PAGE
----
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Video Games and Screen Time for Children with Autism

Video games and screen time are enjoyable activities for children of all ages, but they can also come with adverse effects. How much is too much?

Video games and screen time are enjoyable activities for all children, both neurotypical and children with ASD. The use of devices makes learning a lot more fun and enjoyable, which makes it popular for both parents and teachers alike to make use of them at home and in school. YouTube channels such as Super Simple Songs and Ms Rachel are popular amongst children and provide both entertainment and learning for them. Similarly, while video games are mostly used as a form of entertainment, there has been a rise in video games that promote learning for children as well. Letting children play video games and having screen time also give parents a much-needed break, especially for parents of children with ASD as they may need more supervision compared to neurotypical children.

On the flip side, there are adverse effects of playing too many video games and having too much screen time such as poor sleep, language delay, addiction and mood disorders. This is why many parents may get very strict with their child’s exposure to video games and screen time, especially so for parents of children with ASD, as some research has found a correlation between screen time and autistic-like symptoms. However, this does not mean that video games and screen time must be completely restricted, and the question remains – how much is too much?

Video Games and Children with Autism

A systematic review done by Craig et. al. found that children with ASD may be at greater risk of problematic video game use such as addiction and compulsive internet use. Children with ASD’s engagement in restricted and repetitive interests may lead to difficulty disengaging from video games, as evidence indicates that people with ASD spend more time playing video games than neurotypical people.

There are, however, some advantages of playing video games for children with autism. Games such as FaceSay may help children with autism recognise faces, facial expressions and emotions. Moreover, virtual reality games may be used to improve social and communication skills as they gain confidence interacting with others in the virtual world, especially with the guidance of parents and therapists. When appropriately used, video games can help children with autism improve their social skills and facilitate their learning.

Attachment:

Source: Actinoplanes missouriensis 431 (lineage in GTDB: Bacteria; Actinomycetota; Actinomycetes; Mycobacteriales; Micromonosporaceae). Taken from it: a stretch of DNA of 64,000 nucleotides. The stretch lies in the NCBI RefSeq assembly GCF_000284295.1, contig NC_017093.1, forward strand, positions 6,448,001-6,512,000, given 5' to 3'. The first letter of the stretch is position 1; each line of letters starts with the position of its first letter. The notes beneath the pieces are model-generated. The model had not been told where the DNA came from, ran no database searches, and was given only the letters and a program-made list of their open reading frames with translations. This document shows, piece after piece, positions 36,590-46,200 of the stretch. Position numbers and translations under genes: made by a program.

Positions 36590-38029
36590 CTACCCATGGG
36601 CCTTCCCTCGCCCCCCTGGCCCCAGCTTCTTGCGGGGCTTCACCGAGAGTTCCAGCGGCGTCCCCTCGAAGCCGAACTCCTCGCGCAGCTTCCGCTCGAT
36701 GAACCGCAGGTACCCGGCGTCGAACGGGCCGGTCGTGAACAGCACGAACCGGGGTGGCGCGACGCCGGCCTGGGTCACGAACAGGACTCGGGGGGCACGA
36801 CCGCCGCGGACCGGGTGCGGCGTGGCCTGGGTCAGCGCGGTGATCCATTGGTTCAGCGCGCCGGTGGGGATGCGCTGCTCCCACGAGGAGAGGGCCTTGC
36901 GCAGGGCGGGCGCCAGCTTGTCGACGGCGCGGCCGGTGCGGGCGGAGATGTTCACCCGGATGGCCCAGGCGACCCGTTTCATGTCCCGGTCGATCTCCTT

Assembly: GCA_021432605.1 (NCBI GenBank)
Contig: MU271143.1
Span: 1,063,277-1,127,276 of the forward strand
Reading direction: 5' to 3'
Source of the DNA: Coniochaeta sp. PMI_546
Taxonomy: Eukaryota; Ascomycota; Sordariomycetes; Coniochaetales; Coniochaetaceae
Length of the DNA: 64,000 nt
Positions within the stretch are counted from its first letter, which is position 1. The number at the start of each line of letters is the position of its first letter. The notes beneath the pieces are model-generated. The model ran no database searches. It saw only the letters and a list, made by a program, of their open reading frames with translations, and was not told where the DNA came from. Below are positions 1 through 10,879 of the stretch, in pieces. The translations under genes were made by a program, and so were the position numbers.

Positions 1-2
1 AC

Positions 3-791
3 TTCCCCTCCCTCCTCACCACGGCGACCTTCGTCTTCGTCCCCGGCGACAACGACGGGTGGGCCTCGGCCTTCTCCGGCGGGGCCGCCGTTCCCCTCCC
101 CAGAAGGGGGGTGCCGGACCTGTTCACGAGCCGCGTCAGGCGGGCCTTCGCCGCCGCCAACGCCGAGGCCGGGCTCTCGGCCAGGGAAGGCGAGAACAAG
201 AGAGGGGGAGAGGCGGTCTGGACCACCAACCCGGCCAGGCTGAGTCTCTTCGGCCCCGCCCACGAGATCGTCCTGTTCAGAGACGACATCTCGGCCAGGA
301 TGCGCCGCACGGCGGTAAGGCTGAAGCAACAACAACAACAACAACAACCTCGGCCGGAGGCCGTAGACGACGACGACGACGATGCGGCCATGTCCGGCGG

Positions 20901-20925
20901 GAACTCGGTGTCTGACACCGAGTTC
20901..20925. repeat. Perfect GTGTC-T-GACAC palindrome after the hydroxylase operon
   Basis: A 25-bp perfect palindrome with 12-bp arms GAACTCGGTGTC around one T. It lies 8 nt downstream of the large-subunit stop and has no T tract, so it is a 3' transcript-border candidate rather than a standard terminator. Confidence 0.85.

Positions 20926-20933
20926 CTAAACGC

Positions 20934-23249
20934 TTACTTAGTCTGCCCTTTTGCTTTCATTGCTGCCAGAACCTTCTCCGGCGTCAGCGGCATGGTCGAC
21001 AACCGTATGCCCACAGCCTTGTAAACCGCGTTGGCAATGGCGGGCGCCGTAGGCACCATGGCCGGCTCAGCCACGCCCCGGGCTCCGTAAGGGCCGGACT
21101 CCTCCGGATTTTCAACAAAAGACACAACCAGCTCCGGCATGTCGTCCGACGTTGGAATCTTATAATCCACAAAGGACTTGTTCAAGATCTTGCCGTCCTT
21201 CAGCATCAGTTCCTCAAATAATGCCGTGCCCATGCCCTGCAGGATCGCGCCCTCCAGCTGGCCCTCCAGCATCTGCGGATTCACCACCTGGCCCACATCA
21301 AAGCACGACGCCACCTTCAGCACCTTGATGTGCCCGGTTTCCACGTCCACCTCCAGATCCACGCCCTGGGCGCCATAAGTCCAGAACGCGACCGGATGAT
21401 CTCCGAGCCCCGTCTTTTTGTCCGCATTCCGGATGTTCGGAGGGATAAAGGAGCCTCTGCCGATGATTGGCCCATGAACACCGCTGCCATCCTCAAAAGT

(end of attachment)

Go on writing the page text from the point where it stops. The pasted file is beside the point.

Therefore, when it comes to video games, it is important to consider the quality rather than the quantity, as these games can help to improve their social skills, communication skills and their problem-solving skills.

Screen Time and Children with Autism

Just like video games, certain apps and shows can be useful for children with autism as they help to improve their problem-solving skills and communication skills. The American Academy of Pediatrics (AAP) recommends that children with ASD have the same amount of screen time as the typically developing child, which is not more than two hours a day.

Screen time in and of itself may not necessarily be bad for children as some educational apps and shows can benefit them. With that being said, it is crucial to balance screen time with other activities such as outdoor play, exercise and social interaction with their peers.

Therefore, as long as children with ASD are viewing appropriate and educational content, screen time may not necessarily be harmful to them. The key is for parents to strike a balance between the screen and other activities, to ensure that their child develops holistically. Parents should set clear limits on screen time and establish rules around the use of screens, such as only using screens in designated areas and at designated times.


As the world becomes more technology-savvy, it is difficult, if not impossible, to completely restrict children from having screen time or playing video games. What is important, however, is to teach children with autism to use them appropriately, responsibly and in moderation to prevent the adverse effects of playing too many video games or having too much screen time. As every child is different, parents should be vigilant to signs of concerning behaviours around the use of devices and set boundaries that are helpful for their child.

Written by: Hayley


Craig, F. et al. (2021) A systematic review of problematic video-game use in people with autism spectrum disorders, Research in Autism Spectrum Disorders, 82, p. 101726. Available at:

Engelhardt et al. (2014) Video game access, parental rules, and problem behavior: A study of boys with autism spectrum disorder Autism

King et al. (2019) Maladaptive player-game relationships in problematic gaming and gaming disorder: A systematic review Clinical Psychology Review

Mazurek, M. O., Shattuck, P. T., Wagner, M., & Cooper, B. P. (2012). Prevalence and correlates of screen-based media use among youths with autism spectrum disorders. Journal of autism and developmental disorders, 42(8), 1757–1767.

Media and young minds . Pediatrics. (2016) 138:e20162591. 10.1542/peds.2016-2591

Should you limit your child's access to video games? Should You Limit Your Child's Access to Video Games? (n.d.). from

Wimsatt, Casey. (2009). FaceSay - Social Skills Games That Work.

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